Chris Blattman

Patrick Leahy and Congress get the aid agency they deserve?

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Like many government bureaucracies, USAID suffers from a culture of arrogance; that it knows best.  Too often, USAID seems more comfortable dealing with the elites of foreign countries, than the people who have no voice.

There is a disturbing detachment between some USAID employees at Missions overseas who spend much of their time in comfortable offices behind imposing security barriers, living in relative high style – and the impoverished people they are there to help.

I have nothing against suitable working and living conditions – we provide the funds for that.  But it concerns me the way USAID has become something of an ivory tower – distant from the trenches, writing big checks for big contractors and high-priced consultants, and churning out self-serving reports filled with bureaucratic jargon.

That’s Senator Patrick Leahy, Democrat of Vermont, dressing down USAID on its budget request.

While I agree with the sentiment, Leahy forgets that, when you point your finger at someone, there are three fingers still pointing back at you.

Yesterday I relayed the advice of sage economists to an African finance minister. We hashed out a plan they could bring to the donors, one wiser for the mistakes of the past.

“Clearly,” one concluded, “there’s no way we can work with USAID on this.” Heads nodded around the table. “We’re simply going to have to rely on DFID, the EU, and the World Bank.”

The US would just do whatever it felt it should do, good or bad for the country.

I was astonished: the US aid agency is so far gone that the Finance Minister of one of the smallest and poorest countries on the planet feels that the largest and wealthiest power in world history bears no relevance to the most sensible development plan he can muster.

Back to the Senate hearing. In his informal comments and questions, Leahy apparently wondered whether it would be simpler to just wind down USAID and start over again. I actually found myself sympathetic to his view.

The problem, however, might not be with USAID. USAID springs from Congress, a Congress that uses its charity as an instrument of foreign policy, has little belief in country ownership, and no real stake in actual development. Congress just might be getting the aid agency it deserves.

I don’t have the solution to this problem. I can barely organize my sock drawer. But we live in a world where the poorest government can safely say the US is irrelevant to its development strategy, and a leading member of the Senate can speculate in all seriousness that the main US aid agency should be wound up. This should deeply alarm us.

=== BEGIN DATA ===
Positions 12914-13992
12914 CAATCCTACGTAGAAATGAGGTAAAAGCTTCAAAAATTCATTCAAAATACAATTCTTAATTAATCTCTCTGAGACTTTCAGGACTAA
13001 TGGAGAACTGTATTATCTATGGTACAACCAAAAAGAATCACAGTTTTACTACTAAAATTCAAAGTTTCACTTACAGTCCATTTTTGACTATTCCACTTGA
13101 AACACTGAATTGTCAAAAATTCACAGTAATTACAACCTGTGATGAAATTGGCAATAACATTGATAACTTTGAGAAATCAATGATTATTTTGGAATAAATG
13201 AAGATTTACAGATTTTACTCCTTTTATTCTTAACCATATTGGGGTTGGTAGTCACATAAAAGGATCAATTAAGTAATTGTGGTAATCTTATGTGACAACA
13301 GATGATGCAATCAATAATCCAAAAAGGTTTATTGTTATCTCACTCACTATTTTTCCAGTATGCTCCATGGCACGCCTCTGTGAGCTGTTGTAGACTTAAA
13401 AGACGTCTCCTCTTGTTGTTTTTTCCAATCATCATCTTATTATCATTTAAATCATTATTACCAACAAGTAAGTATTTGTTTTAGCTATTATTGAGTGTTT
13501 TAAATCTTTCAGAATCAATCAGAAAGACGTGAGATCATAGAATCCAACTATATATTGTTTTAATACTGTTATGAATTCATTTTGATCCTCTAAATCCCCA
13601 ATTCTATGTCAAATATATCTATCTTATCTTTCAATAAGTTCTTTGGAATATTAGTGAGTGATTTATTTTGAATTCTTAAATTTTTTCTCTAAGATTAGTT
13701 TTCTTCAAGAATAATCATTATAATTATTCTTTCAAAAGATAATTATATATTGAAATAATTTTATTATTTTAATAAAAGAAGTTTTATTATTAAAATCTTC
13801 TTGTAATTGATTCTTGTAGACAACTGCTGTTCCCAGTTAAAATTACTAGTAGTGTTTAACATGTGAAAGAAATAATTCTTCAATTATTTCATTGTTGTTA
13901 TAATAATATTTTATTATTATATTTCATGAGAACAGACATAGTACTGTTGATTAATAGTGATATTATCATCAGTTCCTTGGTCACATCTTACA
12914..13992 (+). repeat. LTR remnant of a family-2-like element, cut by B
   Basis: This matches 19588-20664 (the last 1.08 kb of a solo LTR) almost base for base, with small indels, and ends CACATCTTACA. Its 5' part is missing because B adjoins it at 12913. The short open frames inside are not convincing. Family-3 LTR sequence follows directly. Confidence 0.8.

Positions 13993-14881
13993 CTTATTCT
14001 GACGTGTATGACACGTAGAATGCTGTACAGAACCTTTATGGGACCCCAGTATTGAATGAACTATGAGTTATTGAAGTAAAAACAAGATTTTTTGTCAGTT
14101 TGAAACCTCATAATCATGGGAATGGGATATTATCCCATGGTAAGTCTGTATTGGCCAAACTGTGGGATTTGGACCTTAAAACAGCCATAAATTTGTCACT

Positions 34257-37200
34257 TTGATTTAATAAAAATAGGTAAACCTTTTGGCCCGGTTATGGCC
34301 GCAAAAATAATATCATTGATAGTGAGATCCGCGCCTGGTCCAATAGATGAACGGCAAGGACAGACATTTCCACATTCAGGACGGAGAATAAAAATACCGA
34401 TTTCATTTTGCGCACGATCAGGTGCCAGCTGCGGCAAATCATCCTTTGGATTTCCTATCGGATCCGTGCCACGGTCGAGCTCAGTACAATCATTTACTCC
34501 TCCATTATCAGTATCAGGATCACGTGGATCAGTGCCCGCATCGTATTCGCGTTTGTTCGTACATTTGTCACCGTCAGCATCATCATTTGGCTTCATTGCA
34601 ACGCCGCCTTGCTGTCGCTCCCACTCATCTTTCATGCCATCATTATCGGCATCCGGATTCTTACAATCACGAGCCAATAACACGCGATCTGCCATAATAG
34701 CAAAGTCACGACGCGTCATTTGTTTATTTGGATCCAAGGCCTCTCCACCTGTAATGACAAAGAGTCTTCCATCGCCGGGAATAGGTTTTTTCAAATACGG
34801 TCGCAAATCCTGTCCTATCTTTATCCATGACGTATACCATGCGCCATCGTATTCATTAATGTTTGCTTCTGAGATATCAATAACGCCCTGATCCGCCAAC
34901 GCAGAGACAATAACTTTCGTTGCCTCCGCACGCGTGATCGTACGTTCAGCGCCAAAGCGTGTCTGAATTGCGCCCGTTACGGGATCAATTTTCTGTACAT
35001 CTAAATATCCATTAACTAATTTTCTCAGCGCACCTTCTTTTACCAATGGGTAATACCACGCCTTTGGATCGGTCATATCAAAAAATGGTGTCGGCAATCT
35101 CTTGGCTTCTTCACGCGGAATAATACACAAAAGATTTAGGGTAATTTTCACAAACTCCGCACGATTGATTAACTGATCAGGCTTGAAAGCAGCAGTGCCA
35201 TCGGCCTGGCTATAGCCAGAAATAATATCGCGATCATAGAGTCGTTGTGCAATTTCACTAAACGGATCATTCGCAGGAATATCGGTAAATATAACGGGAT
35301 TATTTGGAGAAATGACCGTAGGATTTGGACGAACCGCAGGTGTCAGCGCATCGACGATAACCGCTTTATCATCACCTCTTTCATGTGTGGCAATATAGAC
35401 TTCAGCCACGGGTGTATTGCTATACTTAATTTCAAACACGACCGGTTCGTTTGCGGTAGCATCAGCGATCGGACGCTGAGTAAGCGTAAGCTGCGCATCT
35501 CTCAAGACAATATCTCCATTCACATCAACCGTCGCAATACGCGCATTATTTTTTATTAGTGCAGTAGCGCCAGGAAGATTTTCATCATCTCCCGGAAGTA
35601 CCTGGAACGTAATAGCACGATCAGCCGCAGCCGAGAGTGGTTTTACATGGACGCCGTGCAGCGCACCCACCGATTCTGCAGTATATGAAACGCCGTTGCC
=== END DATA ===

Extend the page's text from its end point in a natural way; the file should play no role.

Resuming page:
6 Responses

  1. Senator Leahy’s comments remind me of some of the sentiments expressed in the old “ugly American” book. That largely refers to the haughtyness of the US foreign service relative to sly cold war enemies but it is funny to me that we have returned to the same sort of criticisms of USAID again in congress that were being aired at that time.

  2. Most developed countries became rich without the aid workers of other rich countries helping them become such.

    I think there’s a reason for that, and I think that USAID is just operating under too many institutional constraints to be expected to be effective.

  3. Regardless of which agency or country is involved, catering to the elites in impoverished countries is a sensitive topic that has rarely been addressed, so thanks to Senator Leahy. It is disappointing after being raised with concepts of equal justice for all in the U.S., to see U.S. citizens abroad kowtowing to oligarchs and kleptocrats. There is even a certain attraction to elites who label themselves ‘royalty’ that I find so desperately sad. This behavior often leads to the granting of special privileges and first dibs on contracts, scholarships, and jobs to families of those elites, which further cements the status quo and stratifies the haves and have-nots further.

  4. Not sure I buy it that one of the “poorest countries on the planet” can’t find a way to work with USAID on a development program they crafted.

    That guy may have been trying to spin you. I find that a lot of Westerners fall for it too.

    It might be that your finance minister personally doesn’t want to work with AID because, let’s face it, he might be corrupt and doesn’t want to be held to certain standards or chafes at not being able to control the funds as much as he would like and therefore divert them. Your link to another post on “sage advice” from whom I presume is the same individual suggests as much, particularly since his first bit of sageness (not a word, I know) was for donorsTO NOT set “high standards for governing and disbursing public money.”